Getting back to my pre-pregnancy weight
Originally Published: March 26, 1999 - Last Updated / Reviewed On: June 3, 2015
I just had a baby five months ago and am having a problem losing weight around the middle — my belly hangs down like a kangaroo pouch! I am breastfeeding and eating a healthy diet, but I can't seem to lose the weight. What can I do?
—Mommy's mammoth midsection
Dear Mommy's mammoth midsection,
Congratulations on the birth of your new baby! After carrying around extra weight for nine months, it's understandable that you are eager to get back to your pre-pregnancy weight. Weight loss after any pregnancy needs to be achieved gradually by making healthy food choices (as you noted) and exercising regularly.
For breastfeeding women like you, losing about half-a-pound a week is generally a healthy goal. Breastfeeding uses an extra 500 calories per day — this may help you to shed the extra pounds. Up to two pounds per week is acceptable for non-breastfeeding women after six weeks have passed since giving birth. More rapid weight loss is not recommended since it can contribute to fatigue, nutrient depletion, and decreased breast milk supply. It is not uncommon for women to lose 60 percent or more of the weight they gained during pregnancy in the first month after childbirth. Subsequent loss is often slower, and women invariably experience intermittent weight plateaus.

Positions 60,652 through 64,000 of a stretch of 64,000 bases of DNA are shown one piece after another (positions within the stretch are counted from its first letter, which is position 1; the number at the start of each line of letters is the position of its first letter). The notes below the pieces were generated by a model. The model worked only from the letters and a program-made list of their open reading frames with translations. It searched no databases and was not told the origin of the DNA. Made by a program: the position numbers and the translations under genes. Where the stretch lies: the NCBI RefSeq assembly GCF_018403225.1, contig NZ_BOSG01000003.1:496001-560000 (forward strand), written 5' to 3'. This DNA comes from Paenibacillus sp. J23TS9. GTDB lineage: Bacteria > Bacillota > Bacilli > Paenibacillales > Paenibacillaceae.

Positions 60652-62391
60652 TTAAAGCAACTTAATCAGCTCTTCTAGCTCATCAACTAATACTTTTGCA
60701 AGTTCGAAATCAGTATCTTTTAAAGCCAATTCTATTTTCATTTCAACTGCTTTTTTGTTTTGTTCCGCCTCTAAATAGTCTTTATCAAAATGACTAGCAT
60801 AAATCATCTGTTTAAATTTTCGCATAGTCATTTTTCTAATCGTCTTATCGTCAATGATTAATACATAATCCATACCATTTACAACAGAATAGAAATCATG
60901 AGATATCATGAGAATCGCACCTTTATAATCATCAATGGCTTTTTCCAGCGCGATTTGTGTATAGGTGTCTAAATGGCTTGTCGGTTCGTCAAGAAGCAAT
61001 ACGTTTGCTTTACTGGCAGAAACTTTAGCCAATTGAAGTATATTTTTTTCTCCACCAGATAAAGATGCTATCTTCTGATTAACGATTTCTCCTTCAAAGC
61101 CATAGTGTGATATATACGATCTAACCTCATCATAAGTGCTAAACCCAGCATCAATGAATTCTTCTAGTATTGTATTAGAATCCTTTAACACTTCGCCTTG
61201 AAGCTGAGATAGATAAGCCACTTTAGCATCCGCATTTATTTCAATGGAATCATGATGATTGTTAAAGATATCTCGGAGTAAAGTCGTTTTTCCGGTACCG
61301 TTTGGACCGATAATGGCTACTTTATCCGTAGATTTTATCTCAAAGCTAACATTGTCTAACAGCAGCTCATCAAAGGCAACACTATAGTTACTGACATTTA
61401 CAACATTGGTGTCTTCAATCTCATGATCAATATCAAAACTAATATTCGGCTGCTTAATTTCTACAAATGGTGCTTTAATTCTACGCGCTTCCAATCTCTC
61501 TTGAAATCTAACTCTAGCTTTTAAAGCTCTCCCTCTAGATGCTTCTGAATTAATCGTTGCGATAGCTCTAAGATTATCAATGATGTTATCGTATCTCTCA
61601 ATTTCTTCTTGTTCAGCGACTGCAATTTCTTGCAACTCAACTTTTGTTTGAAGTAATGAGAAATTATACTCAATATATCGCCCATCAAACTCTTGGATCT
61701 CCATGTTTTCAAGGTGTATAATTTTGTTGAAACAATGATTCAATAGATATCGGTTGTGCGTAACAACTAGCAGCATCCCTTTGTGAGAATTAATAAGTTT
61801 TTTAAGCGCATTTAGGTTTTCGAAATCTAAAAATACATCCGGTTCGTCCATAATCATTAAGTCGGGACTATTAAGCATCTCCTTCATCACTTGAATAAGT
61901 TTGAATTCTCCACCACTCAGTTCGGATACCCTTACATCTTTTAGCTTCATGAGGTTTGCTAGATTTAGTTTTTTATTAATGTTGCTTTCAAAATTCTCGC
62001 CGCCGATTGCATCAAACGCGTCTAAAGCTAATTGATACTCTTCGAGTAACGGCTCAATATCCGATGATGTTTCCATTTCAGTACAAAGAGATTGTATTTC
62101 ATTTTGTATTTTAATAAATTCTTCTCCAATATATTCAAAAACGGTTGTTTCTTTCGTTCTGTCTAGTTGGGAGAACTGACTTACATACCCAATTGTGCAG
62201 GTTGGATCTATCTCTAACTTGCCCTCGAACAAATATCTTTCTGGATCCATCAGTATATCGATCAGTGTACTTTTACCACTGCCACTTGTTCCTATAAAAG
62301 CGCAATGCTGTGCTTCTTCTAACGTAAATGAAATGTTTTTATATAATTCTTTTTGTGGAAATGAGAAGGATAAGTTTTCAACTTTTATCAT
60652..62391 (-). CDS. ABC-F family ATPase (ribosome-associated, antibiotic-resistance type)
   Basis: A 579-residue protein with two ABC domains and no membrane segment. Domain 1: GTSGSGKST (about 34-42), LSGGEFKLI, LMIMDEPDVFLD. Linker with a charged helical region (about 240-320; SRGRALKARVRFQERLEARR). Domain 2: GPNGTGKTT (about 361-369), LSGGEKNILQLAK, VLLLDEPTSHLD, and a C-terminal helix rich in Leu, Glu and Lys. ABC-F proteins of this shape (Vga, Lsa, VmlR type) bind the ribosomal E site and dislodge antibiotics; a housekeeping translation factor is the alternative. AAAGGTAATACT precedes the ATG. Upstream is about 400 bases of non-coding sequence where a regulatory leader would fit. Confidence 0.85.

In devising a healthy eating plan, be sure that you are taking in plenty of fruits, veggies, and whole grains. A breastfeeding woman needs four servings of calcium-rich dairy foods (calcium supplements may be necessary for the lactose-intolerant), and smaller amounts of lean meat, fish, and/or poultry per day. It is important to eat a balanced, nutritious diet because certain nutrients may be low or missing in the mother's milk if her nutrient intake is low. Be aware of your portion sizes, and try to eat snacks to prevent becoming overly hungry. Since you didn't mention your body size or activity level, these should be seen as general guidelines. Have you considered an appointment with your obstetrician, midwife, or nurse practitioner, or get a referral to a registered dietitian, to determine a plan that is appropriate for you? How about meeting with a personal trainer or fitness specialist to give you some exercise tips? Remember to be patient, because rapid weight loss is generally attributed to a loss of fluids and muscle mass.
In terms of your "kangaroo pouch," abdominal muscles are stretched during pregnancy, and become loose in the postpartum period, which contributes to the look you describe, and may be more noticeable if you had a Cesarean section rather than a vaginal delivery. Abdominal exercises can certainly help tone your muscles, but don't fool yourself into thinking hundreds of sit-ups will get rid of excess fat. The only way to rid the body of excess fat is through expending more energy than one takes in. This is best achieved through dietary modifications AND moderate aerobic exercise. For specific recommendations on postpartum exercise and abdominal workouts, check out the American Council on Exercise. Best of luck and happy parenting!